What’s in a Name: Potential Pitfalls

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The link isn’t available on the Star Tribune website, which is a shame because an article published in the business section yesterday gives some practical advice to budding entrepreneurs about choosing a name for their new business. The article was written by Sarah Needleman.

Many entrepreneurs, when launching a new business, are quick to rush through the name choosing phase, in the desire to move on to more interesting tasks, like designing a website or business cards. But not doing your research can lead to pitfalls and setbacks that end up costing a company.

An example given in the article regards Scott Jensen, an Austin, Texas entrepreneur who first chose the name Daily Juice Foods for his health-snack business, in honor of Daily Juice, a juice bar in Austin where Jensen and his two partners came up with the idea for their venture. The problem? The snacks don’t have any juice in them and the name ended up confusing potential buyers. After investing more than $25,000 in items with the name, such as labels, T-shirts and an email address, the partners changed the name of the product to Rhythm Superfoods. However, the headaches from the misnaming continue to linger, as many of the 175 retail outlets that carry the product have yet to update their billing systems to reflect the new name.

The article gives good advice about not choosing a generic online name to increase the odds of being found by consumers. Generic names typically don’t qualify for trademark protection, which means that competitors can copy your name or domain without  infringing upon your intellectual property.

Also check out other meanings of your names. Even large companies have gotten in trouble with this. A classic example is when Chevrolet marketed the Nova car in Spanish-speaking countries, not realizing that ‘no va’ in Spanish means “doesn’t go,” which is not the name you really want to give a car! The article talks about a consultant who called her business November 7, her wedding anniversary, not realizing that there once was a terrorist organization called November 17. Imagine having to explain to your potential clients that you are not a terrorist and not linked to any terrorist organization. That certainly isn’t the most auspicious way to start a a meeting to sell your product or services!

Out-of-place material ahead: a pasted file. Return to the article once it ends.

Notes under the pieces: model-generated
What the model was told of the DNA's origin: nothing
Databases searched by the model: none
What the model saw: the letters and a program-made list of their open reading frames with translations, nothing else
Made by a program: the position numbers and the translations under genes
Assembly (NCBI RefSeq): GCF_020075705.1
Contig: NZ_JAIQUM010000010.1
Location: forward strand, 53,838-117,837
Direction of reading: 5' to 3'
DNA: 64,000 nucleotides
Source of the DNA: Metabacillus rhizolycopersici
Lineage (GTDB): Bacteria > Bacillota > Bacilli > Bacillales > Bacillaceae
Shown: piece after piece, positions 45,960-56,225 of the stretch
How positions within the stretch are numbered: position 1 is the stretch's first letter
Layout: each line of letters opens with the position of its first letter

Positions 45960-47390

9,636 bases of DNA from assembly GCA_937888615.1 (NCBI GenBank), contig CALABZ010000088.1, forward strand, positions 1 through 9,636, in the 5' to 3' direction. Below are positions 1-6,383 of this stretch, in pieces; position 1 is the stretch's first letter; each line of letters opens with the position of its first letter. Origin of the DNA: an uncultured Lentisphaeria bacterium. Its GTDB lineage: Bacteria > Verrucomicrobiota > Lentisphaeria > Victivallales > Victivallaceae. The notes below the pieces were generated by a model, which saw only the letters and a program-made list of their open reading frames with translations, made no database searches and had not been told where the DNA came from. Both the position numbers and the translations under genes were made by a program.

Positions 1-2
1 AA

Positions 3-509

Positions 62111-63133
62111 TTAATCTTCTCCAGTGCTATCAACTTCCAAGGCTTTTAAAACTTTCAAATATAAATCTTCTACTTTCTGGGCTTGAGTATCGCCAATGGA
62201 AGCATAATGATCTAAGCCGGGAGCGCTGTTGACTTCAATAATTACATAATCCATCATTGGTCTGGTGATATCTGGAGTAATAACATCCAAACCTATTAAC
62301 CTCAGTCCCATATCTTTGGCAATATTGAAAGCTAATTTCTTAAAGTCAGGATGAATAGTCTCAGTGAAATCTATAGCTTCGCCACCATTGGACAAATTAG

The article suggests conducting an informal survey, even among friends and colleagues, to test the name you are thinking about using. You might be surprised with the results. I saw this with my own eyes when I was going through the process of choosing a name for my new firm, Attenza Law. I knew I wanted a trade name rather than Lundquist Law Office, or something similar. I wanted to use Legalitas Law (Latin for ‘legal’) or Legalita’ Law (Italian for ‘legal’) to reflect my love of Italian, Latin and Rome. Adsoka, the agency that helped me with my marketing and branding, carried out a small survey with surprising results. Some people even found the name Legalita’ Law demeaning and offensive to Spanish-speakers, and the results were more negative than positive. Without that market research, I would have started my firm with a name that conjured up negative connotations and meanings for a good portion of the market I was aiming at.

The lesson in all of this: take your time in choosing a name. Research the names you are considering. Work with an expert (marketing and also legal for trademark protection) to make sure that you are covering your bases and not starting out your new business on the wrong foot.


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